If John Banks wants to do the right thing by John Key he would resign now. The increasingly farcical alternatives give him no other choice.
OPINION: The more ludicrous scenario would see Parliament having to be recalled after it has risen for the election just to hold a vote to avoid triggering a by-election in Banks’ Epsom seat. That seems to be one outcome of the High Court decision this week delaying a conviction against Banks till August 1, the day after Parliament rises.
Even more disastrous for National would be the ignominy of Banks being sentenced to home detention just a day after walking out of Parliament as a member of John Key’s government.
Both those scenarios would be avoided if Banks’ legal team succeed in getting him discharged without conviction on the charge of filing a false electoral return. His other recourse would be to lodge an appeal, which would also spare the Government embarrassment.
But National must surely be weighing up the risks and wondering if they are worth it. There is nothing it can do to force the ACT MP’s hand. But Banks is more loyal to the National Party cause than any of its current back bench. If Key asked, he would fall on his sword. His only motivation in returning to Parliament as an ACT MP was to ensure National had a viable coalition ally. And resigning now would only bring forward his planned retirement by two months.
Resigning now would also give ACT some clear air before the start of the election campaign – space which it desperately needs if it is to have any chance of National extending it another lifeline in Epsom.
The ACT brand is already toxic enough that National must wonder if the collateral damage would be too great.
That brand will only become more toxic after the sight of Banks toughing it out for the final weeks of National’s second term. But for the judge delaying a conviction till August 1, Banks would have lost his seat this week – the first MP in more than a century to be found guilty of an offence serious enough to kick him out of Parliament.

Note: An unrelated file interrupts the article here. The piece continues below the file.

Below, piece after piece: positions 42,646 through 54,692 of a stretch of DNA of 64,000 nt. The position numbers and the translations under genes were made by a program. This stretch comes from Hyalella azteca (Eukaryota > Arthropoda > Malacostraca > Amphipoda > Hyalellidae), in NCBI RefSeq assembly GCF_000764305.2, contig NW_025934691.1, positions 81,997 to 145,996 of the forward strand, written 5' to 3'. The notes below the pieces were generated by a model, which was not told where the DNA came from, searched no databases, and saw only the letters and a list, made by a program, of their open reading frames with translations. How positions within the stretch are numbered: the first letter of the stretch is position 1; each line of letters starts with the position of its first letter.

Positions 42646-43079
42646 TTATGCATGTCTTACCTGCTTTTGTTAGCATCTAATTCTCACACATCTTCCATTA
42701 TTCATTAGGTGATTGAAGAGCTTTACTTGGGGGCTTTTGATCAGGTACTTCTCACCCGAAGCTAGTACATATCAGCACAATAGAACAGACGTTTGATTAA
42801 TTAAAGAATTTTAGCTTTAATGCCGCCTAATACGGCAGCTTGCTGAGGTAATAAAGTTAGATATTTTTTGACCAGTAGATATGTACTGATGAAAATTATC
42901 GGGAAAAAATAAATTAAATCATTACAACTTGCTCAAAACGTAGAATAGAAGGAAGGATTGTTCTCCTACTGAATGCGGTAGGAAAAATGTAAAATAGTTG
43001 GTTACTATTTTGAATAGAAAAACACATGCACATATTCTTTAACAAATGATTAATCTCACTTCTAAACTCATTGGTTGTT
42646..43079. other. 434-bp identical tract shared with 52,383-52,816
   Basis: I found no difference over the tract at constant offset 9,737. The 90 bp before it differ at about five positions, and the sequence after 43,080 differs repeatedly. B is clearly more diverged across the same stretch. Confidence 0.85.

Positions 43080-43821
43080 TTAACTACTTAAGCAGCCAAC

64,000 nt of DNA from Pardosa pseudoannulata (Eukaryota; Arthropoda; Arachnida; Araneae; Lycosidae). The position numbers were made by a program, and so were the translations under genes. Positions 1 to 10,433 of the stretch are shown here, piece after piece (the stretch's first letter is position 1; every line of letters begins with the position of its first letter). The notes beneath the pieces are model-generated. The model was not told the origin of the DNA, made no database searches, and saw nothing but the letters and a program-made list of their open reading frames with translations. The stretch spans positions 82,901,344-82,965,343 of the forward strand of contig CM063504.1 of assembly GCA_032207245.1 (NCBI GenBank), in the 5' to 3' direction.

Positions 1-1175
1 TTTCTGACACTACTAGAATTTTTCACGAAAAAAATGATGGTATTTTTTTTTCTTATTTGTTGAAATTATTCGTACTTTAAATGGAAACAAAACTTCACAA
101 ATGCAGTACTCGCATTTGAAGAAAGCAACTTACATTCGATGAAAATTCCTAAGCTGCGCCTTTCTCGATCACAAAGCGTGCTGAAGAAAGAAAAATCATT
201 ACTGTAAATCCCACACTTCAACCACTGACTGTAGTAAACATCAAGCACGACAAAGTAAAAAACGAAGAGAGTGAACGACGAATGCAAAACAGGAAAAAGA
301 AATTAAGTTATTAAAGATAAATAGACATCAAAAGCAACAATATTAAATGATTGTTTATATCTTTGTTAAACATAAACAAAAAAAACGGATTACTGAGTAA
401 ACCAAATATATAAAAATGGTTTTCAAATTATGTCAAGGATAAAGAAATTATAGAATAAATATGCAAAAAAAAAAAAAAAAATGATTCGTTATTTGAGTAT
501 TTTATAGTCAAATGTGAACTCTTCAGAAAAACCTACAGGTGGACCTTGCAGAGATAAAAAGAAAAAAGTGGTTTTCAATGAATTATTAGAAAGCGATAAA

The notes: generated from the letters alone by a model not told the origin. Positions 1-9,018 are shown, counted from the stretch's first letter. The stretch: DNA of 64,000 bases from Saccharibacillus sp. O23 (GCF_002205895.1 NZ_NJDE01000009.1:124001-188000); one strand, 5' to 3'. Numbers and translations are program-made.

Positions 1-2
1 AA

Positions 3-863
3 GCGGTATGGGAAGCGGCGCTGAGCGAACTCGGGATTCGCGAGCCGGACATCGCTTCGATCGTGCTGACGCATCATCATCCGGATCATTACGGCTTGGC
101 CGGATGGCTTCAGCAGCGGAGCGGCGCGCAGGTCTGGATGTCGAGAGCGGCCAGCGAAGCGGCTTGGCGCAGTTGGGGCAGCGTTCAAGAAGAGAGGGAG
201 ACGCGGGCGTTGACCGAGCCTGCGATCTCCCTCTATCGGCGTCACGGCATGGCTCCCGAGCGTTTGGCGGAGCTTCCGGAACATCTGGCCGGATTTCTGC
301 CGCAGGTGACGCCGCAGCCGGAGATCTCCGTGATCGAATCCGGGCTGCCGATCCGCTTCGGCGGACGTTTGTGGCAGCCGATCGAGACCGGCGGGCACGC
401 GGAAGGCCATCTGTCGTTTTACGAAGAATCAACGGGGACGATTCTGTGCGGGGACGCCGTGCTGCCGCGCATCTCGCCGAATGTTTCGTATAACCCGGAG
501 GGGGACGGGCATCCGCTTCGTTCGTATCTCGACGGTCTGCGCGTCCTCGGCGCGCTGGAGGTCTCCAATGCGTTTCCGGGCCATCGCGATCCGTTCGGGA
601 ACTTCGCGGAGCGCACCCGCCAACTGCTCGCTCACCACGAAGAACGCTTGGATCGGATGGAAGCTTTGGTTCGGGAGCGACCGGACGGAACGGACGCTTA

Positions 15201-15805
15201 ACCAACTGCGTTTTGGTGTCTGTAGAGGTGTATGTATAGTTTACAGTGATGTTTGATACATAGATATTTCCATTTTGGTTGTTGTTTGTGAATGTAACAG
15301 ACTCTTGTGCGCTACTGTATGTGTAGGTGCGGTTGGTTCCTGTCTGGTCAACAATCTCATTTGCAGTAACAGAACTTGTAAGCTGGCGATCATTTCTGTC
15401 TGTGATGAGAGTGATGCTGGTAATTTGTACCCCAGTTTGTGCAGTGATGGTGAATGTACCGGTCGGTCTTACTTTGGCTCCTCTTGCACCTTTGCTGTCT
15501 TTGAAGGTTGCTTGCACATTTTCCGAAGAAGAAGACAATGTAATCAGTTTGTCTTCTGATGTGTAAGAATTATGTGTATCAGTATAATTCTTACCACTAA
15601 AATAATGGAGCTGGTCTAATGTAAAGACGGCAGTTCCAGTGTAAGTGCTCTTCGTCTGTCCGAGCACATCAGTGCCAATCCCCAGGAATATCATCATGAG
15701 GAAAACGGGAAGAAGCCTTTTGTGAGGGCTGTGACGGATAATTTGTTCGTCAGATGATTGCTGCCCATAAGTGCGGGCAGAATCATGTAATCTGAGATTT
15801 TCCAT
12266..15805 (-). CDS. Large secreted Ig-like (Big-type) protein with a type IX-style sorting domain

The fallout goes wider than National. Public confidence is also at stake.
Banks’ supporters might argue he was only behaving as any politician does after the High Court found him guilty of filing a false return. But the fact that all your mates do it is rarely considered a suitable legal defence.
If the Banks verdict had happened in a vacuum the political damage might have been minimal. But set Thursday’s High Court verdict against the backdrop of ongoing questions surrounding politicians and big money and it helps feed a perception of a nod and a wink political culture. That in turn threatens to corrode faith in our system as essentially corruption free, given other recent events.
It doesn’t help that evidence given to the court about Banks accepting cheques in plain envelopes feeds into all the popular stereotypes about politicians and money.
Banks’ offence occurred when he was a local body politician, not a Member of Parliament. But whether it is local body or national politics, many of the questions it raises are the same. Politicians have devised a plethora of defences against the charge that money buys influence. They put mechanisms in place to ensure the party leadership has plausible deniability when it comes to anonymous donations.
But few people would find it credible that politicians are blissfully ignorant of who their biggest and wealthiest backers might be, no matter what method is used to funnel their donations into the party coffers. Nor would most people struggle with the idea that someone who pays $5000 to sit next to the prime minister or a party leader at dinner is motivated by the opportunity to have a word in his ear.
That is only a problem if the perception that money buys policy and special favours takes root.
Despite the verdict, the Banks case was at least reassuring on that score.
The court heard that Banks lobbied the land information minister of the time Maurice Williamson over Dotcom’s bid to buy the Coatesville mansion where he lives, but that application was turned down.
Williamson has since resigned after it emerged he phoned police about their investigation into a wealthy National Party donor.
Dotcom’s $50,000 donation did not buy him special favours when he landed in Mt Eden prison either; when Banks was asked to intervene he refused and suggested it might backfire on Dotcom ‘‘if it becomes known about the election support’’. No doubt Banks was thinking more about his own reputation than Dotcom’s but clearly there was no sense of him feeling beholden to the big German. But Banks’ obfuscation in the face of ongoing questions about donations to his mayoral campaign did not do Banks or John Key any favours.
Key stuck by Banks regardless.
Banks might consider whether it is time to repay the favour.